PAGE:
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Princeton's afterlife

<h6>Photo Credit: NBC - The Good Place / Wikimedia Commons</h6>
Photo Credit: NBC - The Good Place / Wikimedia Commons

Princeton is no stranger to pop culture — from serious literature to comedy television, from admiration to derisive dismissal, references to the University run amok. Hemingway’s “The Sun Also Rises” and Fitzgerald’s “This Side of Paradise” both include characters that attend or have attended the University.

At present, asking Princeton students whether they’ve seen a “A Beautiful Mind” within minutes of meeting them appears to be a universal mandate. “A Cinderella Story” tells the story of the great love between Chad Michael Murray and Hilary Duff, built almost entirely on their mutual interest in the University. And then there’s Blair Waldorf in “Gossip Girl,” who calls Princeton a “trade school” when it is proposed as an alternative to Yale.

Princeton alumni scatter the seas of popular entertainment, from the “Fresh Prince of Bel-Air” to “Cruel Intentions.” But none so far have been quite as devastating in their commentary as the “Good Place,” which features Brent Norwalk, a Princeton graduate and otherwise all-round demon, in its latest season.

For context (spoilers ahead!), the fourth and final season of “The Good Place” revisits its original experiment, attempting to exhibit how, in the less complicated and less ethically-ambiguous afterlife, even the worst humans on Earth can discover it in themselves to become better people. The experiment involves four new candidates, one of whom — and the one most pertinent to my discussion — is a parody of Brett Kavanaugh. His name is Brent Norwalk.

Norwalk is sexist, misogynistic, chauvinistic, and staunchly Princetonian. His biggest accomplishment involves converting the $90 million “materials company” he inherited into a $94 million conglomerate. He claims he isn’t racist because he had a black dentist. He dies just as he’s about to get MeToo-ed by several of his female colleagues. He rolls his eyes at the idea of being politically correct, citing terms such as “vice-president in charge of helping” and “Captain Marvel” as examples.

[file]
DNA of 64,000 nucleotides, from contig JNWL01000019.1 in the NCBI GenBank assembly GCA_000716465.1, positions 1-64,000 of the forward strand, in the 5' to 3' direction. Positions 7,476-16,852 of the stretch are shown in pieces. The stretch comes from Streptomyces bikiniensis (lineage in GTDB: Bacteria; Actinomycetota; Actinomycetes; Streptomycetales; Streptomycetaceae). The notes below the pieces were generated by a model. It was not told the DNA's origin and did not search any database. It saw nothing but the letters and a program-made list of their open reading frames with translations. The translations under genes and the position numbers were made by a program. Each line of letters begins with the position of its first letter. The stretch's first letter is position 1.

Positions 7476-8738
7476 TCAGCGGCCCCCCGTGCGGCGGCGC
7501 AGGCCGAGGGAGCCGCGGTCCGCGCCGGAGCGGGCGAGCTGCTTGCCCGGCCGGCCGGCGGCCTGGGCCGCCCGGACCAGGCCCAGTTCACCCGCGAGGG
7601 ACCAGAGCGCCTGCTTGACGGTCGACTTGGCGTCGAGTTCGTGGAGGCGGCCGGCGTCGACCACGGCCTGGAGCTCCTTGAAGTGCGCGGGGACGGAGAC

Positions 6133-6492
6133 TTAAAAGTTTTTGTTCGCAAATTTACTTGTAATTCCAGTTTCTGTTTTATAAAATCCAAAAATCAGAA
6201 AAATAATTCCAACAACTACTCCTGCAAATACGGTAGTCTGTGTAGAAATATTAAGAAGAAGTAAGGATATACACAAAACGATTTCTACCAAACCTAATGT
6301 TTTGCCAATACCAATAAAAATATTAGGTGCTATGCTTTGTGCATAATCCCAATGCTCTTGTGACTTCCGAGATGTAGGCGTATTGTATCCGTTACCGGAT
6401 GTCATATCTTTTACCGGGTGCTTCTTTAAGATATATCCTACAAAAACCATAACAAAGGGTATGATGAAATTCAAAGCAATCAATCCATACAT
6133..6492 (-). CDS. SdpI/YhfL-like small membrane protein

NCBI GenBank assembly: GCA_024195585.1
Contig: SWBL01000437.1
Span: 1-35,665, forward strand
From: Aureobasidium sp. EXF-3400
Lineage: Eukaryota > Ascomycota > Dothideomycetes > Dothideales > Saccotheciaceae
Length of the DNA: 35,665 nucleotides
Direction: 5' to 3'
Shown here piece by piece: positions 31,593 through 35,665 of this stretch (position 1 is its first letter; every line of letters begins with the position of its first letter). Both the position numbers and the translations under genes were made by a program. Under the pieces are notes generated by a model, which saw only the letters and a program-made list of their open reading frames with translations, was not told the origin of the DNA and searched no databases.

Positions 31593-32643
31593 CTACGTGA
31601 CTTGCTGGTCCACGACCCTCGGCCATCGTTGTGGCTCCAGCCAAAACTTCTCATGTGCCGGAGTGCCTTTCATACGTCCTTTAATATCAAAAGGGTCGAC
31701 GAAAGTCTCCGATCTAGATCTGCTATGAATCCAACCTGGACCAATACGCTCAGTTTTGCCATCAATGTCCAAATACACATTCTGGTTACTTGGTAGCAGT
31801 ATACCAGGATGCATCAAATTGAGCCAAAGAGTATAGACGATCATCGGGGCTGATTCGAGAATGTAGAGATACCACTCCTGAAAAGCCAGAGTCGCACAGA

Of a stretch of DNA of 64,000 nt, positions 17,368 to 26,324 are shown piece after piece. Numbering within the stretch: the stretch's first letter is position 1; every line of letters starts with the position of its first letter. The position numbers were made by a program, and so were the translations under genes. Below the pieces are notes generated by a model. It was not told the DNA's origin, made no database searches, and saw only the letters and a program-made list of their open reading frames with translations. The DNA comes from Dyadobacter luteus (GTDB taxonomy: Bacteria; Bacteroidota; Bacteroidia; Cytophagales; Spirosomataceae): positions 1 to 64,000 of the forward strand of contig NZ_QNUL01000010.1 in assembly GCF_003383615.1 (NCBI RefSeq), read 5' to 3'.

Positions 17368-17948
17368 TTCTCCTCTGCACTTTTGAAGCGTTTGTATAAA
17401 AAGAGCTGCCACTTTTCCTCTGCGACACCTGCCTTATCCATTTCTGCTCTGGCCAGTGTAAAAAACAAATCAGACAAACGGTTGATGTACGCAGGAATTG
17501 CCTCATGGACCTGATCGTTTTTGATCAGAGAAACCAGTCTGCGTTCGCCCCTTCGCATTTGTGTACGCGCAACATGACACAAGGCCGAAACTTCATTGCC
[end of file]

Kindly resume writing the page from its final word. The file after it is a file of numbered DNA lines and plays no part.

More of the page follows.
Oh, and he attended Princeton. Yes, Princeton. The Ivy. Graduated from the top half of the bottom half. At Princeton. Knew the rowing team. Princeton’s. Hung out with the class president. Of Princeton. Got a B-plus on his Moral Values class. At Princeton.

Over the span of the episode, it’s easy to laugh at Brent, at his inability to hold a single conversation sans at least one reference to his alma mater. In fact, it feels fairly realistic, if the outrageously orange jackets of the alumni at pre-rade have anything to say for school spirit. Brent says of his acceptance, “No handouts, by the way. I earned my spot there, just like my father, and his father before him” — a dig at the University’s longstanding practice of legacy admissions.

It’s easy to feel spurts of joy, too. I had to pause the episode as soon as it mentioned Princeton; the idea that one of my favorite comedies might allude to my university a month after I started studying there had me in a frenzy of delight.

There’s a point at which the afterlife devolves into a chaotic disarray intended for Brent to realize he doesn’t belong in the Good Place; it’s startlingly orange and black, abounds with huge tiger mascots, and infused me with such warmth, I could barely keep the smile off of my face. But when the screen goes black, and you’re left within the walls of that very institution, it’s also easy to wonder why somebody as vile as Norwalk ever belonged here.

What irks me about Brent is not his infuriatingly awful personality — that outright pisses me off — it’s what a huge part of his identity being a Princetonian is. He is as much Princetonian as he is a racist, sexist, and extremely entitled douchebag with no self-awareness and no empathy.

I don’t doubt that there is some truth to his character; for most people, the term “Ivy League” is still associated with images of elitism and wealth, of entitled men on sailboats playing golf, of homogeneity and affluence. For one, pop culture is obsessed with it.

And yes, we were that at one point, but the important thing to acknowledge and recognize is that we aren’t anymore. We’re past the days of Princeton being a university for the wealthy, or a place where women and people of color could be restricted from admission.

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Financial aid and affirmative action initiatives have shot up over the past couple of decades. In the last month and a half, as a freshman at Princeton, I’ve already encountered the most diverse group of people I’ve had the chance to meet, both racially and socioeconomically. Princeton students are no longer a homogenuous array of legacy and inheritance.

They are diverse, modest, sincere, and smart. Maybe it’s time to retire the elitist, out-of-touch, born-with-gold-studded-spoons tag that seems to accompany any and every mention of a Princetonian in pop culture.

But then again, I just wrote an 800-word article complaining about my education’s connotations. So, maybe not.